A rule of thumb for good writing: you should strictly separate the writing process from the editing process. As soon as the material is written, the internal editor should be called back in and begin mercilessly rewriting, cutting, and deleting chunks of text. Writing and editing at the same time is one of the basic mistakes that kills creativity and inevitably leads to writer's block.
In a programmer's job, this rule is also applicable.
The first priority is to write working code. It can be awful, it can be slow, it can be buggy, and it can consist of a lot of the same snippets repeated from file to file. It doesn't matter: you should suppress the urge to polish some parts of this code at once and just finish the task.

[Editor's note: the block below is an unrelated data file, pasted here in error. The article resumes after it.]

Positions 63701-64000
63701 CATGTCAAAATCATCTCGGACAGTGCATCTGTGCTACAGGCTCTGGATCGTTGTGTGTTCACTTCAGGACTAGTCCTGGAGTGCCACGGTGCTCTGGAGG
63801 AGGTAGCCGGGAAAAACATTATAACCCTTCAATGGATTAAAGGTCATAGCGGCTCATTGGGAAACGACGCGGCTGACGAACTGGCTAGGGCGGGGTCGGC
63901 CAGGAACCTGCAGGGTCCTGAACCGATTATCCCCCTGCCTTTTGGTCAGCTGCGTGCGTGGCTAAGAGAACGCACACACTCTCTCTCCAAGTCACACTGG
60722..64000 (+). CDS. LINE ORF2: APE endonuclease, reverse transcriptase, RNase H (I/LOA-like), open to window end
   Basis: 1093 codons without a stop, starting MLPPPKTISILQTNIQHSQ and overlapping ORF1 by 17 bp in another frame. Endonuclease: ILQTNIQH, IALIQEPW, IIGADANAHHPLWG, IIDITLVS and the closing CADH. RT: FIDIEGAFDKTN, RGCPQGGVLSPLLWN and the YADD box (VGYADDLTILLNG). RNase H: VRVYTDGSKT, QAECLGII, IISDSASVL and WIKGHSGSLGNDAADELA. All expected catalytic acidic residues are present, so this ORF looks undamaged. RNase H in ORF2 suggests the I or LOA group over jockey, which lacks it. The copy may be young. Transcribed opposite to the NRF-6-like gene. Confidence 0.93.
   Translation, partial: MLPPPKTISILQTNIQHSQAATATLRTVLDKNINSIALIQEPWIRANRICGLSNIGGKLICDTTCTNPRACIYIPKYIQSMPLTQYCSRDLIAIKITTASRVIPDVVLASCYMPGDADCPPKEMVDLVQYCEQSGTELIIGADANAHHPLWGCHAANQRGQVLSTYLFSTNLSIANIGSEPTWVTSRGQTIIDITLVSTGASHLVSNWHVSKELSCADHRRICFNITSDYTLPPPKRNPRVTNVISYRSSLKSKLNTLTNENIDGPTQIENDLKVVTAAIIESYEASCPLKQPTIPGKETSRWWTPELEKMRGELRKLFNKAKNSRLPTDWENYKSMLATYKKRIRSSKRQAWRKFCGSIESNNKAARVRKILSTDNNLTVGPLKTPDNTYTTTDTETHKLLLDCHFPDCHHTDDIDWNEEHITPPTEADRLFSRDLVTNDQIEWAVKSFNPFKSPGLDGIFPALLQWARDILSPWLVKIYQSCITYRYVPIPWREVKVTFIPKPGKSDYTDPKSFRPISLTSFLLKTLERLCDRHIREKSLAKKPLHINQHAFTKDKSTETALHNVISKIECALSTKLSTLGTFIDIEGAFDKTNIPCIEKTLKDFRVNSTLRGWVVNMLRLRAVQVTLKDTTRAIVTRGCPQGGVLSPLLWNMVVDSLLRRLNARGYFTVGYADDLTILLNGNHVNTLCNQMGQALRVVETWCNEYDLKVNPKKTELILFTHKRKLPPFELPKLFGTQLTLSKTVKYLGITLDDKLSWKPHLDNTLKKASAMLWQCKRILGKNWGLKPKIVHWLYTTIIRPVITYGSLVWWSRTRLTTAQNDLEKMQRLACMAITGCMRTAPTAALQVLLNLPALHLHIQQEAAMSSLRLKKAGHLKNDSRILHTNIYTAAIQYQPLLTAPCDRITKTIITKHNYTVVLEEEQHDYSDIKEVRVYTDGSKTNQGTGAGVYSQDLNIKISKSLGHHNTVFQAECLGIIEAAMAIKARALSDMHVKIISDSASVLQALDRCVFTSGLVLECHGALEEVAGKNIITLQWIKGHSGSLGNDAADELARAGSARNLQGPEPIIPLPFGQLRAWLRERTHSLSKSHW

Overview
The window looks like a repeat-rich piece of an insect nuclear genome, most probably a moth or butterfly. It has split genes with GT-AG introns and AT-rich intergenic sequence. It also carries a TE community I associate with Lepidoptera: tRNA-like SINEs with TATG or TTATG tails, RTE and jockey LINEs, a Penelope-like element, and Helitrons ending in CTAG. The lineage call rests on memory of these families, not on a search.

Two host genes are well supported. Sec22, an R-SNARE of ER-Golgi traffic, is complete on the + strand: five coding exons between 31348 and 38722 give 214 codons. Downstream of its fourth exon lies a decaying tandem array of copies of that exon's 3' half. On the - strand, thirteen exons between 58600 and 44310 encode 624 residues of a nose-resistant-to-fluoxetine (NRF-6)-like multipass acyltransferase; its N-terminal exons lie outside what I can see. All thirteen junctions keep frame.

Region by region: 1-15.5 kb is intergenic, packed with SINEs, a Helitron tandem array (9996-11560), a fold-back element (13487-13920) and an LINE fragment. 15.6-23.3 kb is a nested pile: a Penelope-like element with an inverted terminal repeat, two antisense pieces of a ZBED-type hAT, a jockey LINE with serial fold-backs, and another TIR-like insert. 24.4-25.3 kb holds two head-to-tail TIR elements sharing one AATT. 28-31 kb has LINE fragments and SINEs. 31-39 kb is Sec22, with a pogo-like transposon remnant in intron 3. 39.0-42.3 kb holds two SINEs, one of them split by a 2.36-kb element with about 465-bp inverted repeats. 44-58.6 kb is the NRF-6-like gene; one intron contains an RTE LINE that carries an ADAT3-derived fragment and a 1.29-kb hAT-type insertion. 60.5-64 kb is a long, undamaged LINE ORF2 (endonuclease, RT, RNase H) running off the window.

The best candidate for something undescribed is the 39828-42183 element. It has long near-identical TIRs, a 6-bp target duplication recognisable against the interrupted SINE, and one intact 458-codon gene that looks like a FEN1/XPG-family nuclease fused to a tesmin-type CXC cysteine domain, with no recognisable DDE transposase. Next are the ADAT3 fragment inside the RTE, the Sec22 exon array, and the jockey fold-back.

Then, when the task is technically completed, you should call your internal editor and start refactoring. Remove repetitive code, add tests, catch bugs, remove unnecessary fragments and rewrite the necessary ones so that there is no shame. By the end of the editing stage, the code is ready for peer review and, a little later, for the release.